By Kathryn Maureen Ryan
Impunity Watch, Managing Editor
LHASA, Tibet – The Chinese government has announced that it has completed a major hydropower dam project on the Brahmaputra River, called Yarlung Zangbo River, in Tibet. The Dam, now Tibet’s largest hydropower station, became partly operational last Sunday. The Chinese government described the $1.5 billion project as a “huge project, which straddles the middle reaches of the roaring Yarlung Zangbo River, will have power capacity of 510,000kW after its four-year construction.” The Dam will be 116 meters (381 feet) high when completed next year. Beijing said the project would be useful in “harnessing the rich water resources of the Yarlung Zangbo River to empower the development of the electricity-strapped region.” An official from the Tibetan Electric Power Co. was quoted as saying “The hydropower station will solve Tibet’s power shortage, especially in the winter.” However the times of India claims the massive dam project will also most likely affect the amount of water flowing to downstream regions, including the amount flowing into the Arunachal Pradesh and other northeastern regions of India, where the populations are heavily dependent on farming for economic survival. Like other massive dam projects in China the dam has sparked controversy and fears that tensions may rise between China and its downstream neighbors. China’s massive hydropower projects have displaced millions of people throughout the country along China’s largest watersheds. The projects also reduce the natural flow of fresh water to downstream regions and disrupt the flow of natural silts critical for ecosystem and agricultural health, negatively impacting downstream communities.
The Indian government has previously expressed concern about damming the Brahmaputra River, arguing that the massive Himalayan watershed is a lifeline to some of India’s remote northeastern states, communities who depend on farming for survival. Last year the Indian External Affairs ministry urged China “to ensure that the interests of downstream states are not harmed by any activities in upstream areas” of the river, after state media reports that China planned several more dams in the region. However, New Delhi has had some difficulty arguing that the dam will create environmental justice concerns for its people because the Indian government has long supported the construction of massive hydropower stations along its own watersheds, despite the negative impacts on the environment created by those projects, especially in neighborhood Pakistan. S M Krishna, A previous Indian External Affairs minister has said New Delhi had “ascertained from our own sources that this is a run-of-the-river hydroelectric project which does not store water and will not adversely impact downstream areas in India.”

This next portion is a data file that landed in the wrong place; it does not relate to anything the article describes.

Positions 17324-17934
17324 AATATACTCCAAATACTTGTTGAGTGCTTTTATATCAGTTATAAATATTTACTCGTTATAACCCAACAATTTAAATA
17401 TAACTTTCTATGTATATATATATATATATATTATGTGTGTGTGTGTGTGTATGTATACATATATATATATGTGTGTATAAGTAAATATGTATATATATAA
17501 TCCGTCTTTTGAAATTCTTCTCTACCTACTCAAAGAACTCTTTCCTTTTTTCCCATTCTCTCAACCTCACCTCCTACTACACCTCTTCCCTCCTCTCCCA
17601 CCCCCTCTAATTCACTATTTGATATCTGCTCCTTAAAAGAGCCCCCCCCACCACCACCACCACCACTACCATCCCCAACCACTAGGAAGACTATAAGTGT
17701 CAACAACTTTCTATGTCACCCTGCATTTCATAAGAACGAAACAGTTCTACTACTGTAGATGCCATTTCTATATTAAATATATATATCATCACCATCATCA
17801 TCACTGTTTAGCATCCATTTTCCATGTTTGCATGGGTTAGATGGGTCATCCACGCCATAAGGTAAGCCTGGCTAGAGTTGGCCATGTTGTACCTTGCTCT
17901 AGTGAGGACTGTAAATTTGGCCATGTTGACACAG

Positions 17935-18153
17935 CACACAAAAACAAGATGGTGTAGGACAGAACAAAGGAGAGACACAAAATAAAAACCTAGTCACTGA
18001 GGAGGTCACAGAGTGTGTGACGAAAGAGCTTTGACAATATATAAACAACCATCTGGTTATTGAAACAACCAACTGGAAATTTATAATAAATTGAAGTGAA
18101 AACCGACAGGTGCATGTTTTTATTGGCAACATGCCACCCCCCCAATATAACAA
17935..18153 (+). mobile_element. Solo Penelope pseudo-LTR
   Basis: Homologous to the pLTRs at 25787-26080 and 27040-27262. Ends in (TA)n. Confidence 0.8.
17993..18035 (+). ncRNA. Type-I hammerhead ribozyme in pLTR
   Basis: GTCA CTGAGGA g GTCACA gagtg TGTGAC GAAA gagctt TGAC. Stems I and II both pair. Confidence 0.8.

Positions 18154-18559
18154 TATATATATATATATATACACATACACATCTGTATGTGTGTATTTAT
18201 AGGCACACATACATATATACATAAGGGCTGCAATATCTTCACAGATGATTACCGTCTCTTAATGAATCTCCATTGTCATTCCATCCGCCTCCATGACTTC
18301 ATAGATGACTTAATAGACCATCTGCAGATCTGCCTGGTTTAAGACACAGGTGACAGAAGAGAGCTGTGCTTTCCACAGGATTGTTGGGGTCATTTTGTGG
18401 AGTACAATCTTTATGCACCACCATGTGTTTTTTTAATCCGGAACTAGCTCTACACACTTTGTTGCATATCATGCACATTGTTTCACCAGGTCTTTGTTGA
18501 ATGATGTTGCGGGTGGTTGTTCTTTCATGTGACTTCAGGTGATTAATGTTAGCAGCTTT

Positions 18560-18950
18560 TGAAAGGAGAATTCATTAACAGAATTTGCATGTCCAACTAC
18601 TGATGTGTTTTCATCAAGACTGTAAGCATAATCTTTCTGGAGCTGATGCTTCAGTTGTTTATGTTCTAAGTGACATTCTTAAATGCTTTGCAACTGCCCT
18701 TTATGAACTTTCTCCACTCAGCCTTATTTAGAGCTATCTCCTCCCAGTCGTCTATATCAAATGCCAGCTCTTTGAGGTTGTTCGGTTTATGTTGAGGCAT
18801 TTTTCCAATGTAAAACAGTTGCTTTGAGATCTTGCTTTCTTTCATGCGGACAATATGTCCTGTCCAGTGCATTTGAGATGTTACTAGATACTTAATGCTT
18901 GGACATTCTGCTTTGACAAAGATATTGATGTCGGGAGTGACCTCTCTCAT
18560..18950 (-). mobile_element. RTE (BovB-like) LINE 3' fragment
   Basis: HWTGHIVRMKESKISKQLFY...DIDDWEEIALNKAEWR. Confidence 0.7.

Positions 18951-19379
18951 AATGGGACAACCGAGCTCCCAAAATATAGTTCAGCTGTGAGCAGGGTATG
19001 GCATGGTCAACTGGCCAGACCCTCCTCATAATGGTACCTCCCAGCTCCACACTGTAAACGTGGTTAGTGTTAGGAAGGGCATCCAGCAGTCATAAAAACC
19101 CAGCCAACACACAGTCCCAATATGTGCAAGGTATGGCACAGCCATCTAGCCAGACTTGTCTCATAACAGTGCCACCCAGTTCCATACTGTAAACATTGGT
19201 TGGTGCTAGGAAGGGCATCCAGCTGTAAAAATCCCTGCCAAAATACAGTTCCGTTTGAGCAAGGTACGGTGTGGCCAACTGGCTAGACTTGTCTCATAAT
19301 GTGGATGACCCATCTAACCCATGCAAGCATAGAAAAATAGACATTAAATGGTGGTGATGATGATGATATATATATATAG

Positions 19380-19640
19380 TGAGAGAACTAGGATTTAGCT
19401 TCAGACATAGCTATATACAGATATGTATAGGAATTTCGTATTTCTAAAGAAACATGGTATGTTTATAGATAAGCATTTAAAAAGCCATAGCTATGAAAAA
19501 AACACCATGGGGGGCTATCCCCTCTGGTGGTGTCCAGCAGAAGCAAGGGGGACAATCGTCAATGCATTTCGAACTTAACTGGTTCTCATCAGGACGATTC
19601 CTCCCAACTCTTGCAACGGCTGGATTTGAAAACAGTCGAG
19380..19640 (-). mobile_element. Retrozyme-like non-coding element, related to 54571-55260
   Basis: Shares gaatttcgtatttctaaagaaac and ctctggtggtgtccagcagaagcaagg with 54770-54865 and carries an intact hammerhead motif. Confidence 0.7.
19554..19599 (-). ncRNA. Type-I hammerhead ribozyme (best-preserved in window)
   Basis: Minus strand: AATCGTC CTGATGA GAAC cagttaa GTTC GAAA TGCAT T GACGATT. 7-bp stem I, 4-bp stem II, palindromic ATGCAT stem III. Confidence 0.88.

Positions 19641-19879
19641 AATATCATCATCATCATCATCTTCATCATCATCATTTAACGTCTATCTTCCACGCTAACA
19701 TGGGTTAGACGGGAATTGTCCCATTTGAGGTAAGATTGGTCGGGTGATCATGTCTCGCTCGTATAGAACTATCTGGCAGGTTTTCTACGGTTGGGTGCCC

The Chinese Dam on the Brahmaputra is a run-of-the-river dam, a dam designer that creates a smaller retaining pool than traditional dam projects. Despite the argument that the flow of water from run-of-the-river dams is does not have a major impact on water flow these massive dams still have significant effects on the watershed. India has constructed several controversial run-of-the river dams in recent decades and is currently working on the massive Baglihar Dam project on the Chenab River in the Jemma and Kashmir region which resulted in a water dispute between India and Pakistan. The government of Pakistan has argued that the Baglihar Dam project violates the Indus Waters Treaty between India and Pakistan, a treaty intended to prevent armed conflicts over the flow of water between the two countries.
For more information please see:
First Post India – China Builds Dam on Brahmaputra in Tibet, Stokes Fear in India – 24 November 2014
International Business Times India – India Fears Natural Calamities as China Builds Hydropower Dam on Brahmaputra in Tibet – 24 November 2014
The Times of India – China Builds Hydroelectric Dam On Brahmaputra in Tibet, India Fears Flash Floods – 24 November 2014
India Today – China Puts First Brahmaputra Dam into Operation – 23 November 2014